This is part one in our blog series "Transitioning to eCommerce: A Bookkeeper's Perspective." Read part two here.
You have a great idea for an eCommerce business. Our eCommerce clients are doing amazingly well. Here are 4 things we see to guarantee smooth sailing when starting an eCommerce business:
1. Open a Separate Bank Account for Your New Business
- Even if you haven’t incorporated, you can start a new account with your social security number.
- Use your existing bank for convenience unless the cost of an account is too high.
- Go for a free account if possible.
- Get a debit card for the account.
- Sign up for online access.
- Use this account for all your new business transactions.
- If you do use another account for some transactions, track those transactions so they can be consolidated into your financial software
2. Keep Cost Low
There is little to no overhead or start-up costs with an eCommerce business. Most of our eCommerce clients don’t pay rent, utilities or have large equipment costs. Your biggest expense may be your time and your website.
There are ways to keep the low cost of starting an eCommerce business even lower. Many of our eCommerce clients tested their products and their pricing on Amazon, Etsy or other distributors. Then, once their product had a following, incorporated their offerings into their own website.
Keep your inventory low. To start, you can make smaller batches or hire others to make your product. Consider an arrangement to have your suppliers drop ship your product to your customer directly. Your margin will be a bit smaller but the cost of unsold inventory is even higher.
3. Start with a Process Flow Chart
What is the process from receiving an order online to the money reaching your bank account?
- Use post-it notes to document each step. Make sure you note who is responsible.
- Test each action in the chart to make sure it works. For example, if a vendor is shipping directly to your client, enter the order in QuickBooks (noting drop ship) using a Purchase Order. Send the order to yourself to see if the process is working and determine the amount of time.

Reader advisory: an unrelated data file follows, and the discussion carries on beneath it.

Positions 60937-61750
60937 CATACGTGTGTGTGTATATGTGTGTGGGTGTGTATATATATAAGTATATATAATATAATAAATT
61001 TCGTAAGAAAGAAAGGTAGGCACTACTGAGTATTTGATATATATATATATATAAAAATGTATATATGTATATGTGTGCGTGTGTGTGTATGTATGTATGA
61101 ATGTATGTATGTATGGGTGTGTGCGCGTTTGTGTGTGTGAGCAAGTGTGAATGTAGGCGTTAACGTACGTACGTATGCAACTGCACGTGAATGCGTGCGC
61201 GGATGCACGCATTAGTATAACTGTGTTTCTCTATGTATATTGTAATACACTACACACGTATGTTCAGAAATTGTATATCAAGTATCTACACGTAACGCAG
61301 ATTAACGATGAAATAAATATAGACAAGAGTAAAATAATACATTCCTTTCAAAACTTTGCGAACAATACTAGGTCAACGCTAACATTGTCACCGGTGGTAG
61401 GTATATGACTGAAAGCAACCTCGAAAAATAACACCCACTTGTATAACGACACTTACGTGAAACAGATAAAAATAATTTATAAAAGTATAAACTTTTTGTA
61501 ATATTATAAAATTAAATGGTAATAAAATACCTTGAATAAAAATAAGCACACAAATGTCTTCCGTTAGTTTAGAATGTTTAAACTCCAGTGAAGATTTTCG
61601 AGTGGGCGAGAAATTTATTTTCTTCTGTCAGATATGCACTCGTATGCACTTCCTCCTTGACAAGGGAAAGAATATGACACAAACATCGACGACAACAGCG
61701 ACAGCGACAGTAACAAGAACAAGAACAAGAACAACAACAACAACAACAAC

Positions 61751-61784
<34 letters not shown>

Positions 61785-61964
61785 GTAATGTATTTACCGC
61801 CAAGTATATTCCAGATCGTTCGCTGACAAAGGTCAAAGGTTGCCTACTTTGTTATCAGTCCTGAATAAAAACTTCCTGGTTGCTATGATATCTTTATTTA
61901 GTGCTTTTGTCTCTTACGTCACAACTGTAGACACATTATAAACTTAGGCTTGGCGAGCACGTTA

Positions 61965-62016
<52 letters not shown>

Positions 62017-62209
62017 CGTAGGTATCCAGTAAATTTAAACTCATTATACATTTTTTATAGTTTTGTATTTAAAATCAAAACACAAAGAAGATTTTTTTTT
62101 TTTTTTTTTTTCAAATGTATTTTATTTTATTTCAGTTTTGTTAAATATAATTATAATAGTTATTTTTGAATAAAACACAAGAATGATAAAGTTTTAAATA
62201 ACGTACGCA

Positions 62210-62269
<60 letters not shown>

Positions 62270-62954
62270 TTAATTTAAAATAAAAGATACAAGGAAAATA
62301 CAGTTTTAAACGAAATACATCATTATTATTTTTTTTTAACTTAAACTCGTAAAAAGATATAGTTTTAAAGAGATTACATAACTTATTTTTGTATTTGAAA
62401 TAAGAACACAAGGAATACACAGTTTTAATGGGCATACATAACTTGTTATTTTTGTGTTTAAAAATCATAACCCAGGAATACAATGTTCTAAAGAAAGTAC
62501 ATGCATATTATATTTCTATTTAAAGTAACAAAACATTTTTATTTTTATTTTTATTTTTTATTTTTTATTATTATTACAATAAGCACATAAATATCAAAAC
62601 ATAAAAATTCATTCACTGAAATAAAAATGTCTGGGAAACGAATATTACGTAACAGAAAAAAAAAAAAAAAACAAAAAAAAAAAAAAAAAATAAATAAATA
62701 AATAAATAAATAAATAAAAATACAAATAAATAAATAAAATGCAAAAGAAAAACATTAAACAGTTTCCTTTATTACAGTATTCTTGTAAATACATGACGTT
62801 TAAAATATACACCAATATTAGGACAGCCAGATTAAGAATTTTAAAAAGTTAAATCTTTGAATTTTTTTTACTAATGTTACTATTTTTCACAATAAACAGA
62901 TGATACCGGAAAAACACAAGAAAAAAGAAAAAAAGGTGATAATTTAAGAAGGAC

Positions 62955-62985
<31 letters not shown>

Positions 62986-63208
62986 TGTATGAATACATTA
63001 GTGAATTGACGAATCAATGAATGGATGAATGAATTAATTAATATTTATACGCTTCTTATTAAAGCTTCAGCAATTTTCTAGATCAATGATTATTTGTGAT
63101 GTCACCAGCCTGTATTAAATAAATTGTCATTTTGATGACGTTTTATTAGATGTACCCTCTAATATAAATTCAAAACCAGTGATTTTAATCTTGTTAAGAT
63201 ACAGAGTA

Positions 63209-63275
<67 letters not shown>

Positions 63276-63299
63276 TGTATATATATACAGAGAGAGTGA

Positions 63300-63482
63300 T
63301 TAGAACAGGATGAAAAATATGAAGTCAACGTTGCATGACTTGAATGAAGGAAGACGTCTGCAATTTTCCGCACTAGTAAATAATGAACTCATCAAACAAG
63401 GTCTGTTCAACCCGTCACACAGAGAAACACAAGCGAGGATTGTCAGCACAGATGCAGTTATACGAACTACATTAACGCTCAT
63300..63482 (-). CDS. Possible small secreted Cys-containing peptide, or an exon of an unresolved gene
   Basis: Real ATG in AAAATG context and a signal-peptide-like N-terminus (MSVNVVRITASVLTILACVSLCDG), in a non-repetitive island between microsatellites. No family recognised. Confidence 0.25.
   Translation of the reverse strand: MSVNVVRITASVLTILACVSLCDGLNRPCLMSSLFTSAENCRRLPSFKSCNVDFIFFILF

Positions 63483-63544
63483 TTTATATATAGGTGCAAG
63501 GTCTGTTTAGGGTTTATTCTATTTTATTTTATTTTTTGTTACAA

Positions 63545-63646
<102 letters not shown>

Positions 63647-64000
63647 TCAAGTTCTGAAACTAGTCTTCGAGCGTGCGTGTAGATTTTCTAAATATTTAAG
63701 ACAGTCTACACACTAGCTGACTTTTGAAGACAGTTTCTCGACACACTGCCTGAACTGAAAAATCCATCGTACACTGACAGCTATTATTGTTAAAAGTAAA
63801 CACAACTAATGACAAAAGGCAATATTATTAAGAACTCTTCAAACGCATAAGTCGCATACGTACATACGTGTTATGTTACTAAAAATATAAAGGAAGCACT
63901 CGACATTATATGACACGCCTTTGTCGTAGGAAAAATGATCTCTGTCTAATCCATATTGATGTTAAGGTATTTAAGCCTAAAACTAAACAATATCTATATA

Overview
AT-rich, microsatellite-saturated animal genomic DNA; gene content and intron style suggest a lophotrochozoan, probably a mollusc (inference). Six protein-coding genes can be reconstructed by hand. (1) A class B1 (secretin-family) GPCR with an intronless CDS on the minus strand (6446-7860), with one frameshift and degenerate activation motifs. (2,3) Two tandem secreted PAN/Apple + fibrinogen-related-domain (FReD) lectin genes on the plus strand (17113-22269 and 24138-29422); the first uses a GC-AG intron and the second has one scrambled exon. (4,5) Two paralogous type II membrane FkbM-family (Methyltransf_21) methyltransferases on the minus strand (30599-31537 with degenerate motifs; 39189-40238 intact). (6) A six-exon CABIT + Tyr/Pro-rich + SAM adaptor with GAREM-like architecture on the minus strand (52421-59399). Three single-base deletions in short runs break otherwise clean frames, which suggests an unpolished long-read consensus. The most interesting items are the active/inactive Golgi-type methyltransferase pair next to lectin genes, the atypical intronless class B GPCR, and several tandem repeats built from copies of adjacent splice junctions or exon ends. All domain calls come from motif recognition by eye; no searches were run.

- Convert your post-it notes to a procedure and implement it. Look for ways to streamline the process as you implement it.
Check out our Blog about a process we worked on with an eCommerce client.
4. Choose Your Financial Software
The best financial software for your business is one that you will use. Will you open the program often (at least weekly) to see how your business is doing? If your software makes you anxious or is too confusing, you are off to a bad start.
Usually there is not one program that does everything you want it to do. Pick the program that makes you happy and works well with your Flow Chart.
You will need one or more merchant servicer. Many of our clients use PayPal and a second servicer for website sales. Possibly a third for phone orders. Think about:
- The number of transactions you expect to process and the dollar amount of each transaction. Then, estimate the fee you will be paying to determine what service to use.
- The information that your merchant service provides. Is there easy online access? Are the reports easy to follow and understand?
- How will your funds flow into your bank account? Have your merchant fees deducted at the end of the month – not at each transaction. This alone makes your bookkeeping much easier.
- Depending on your volume of transactions, having a merchant servicer that works with your financial software could be a huge time saver. So much so that a slightly higher processing fee is worth it.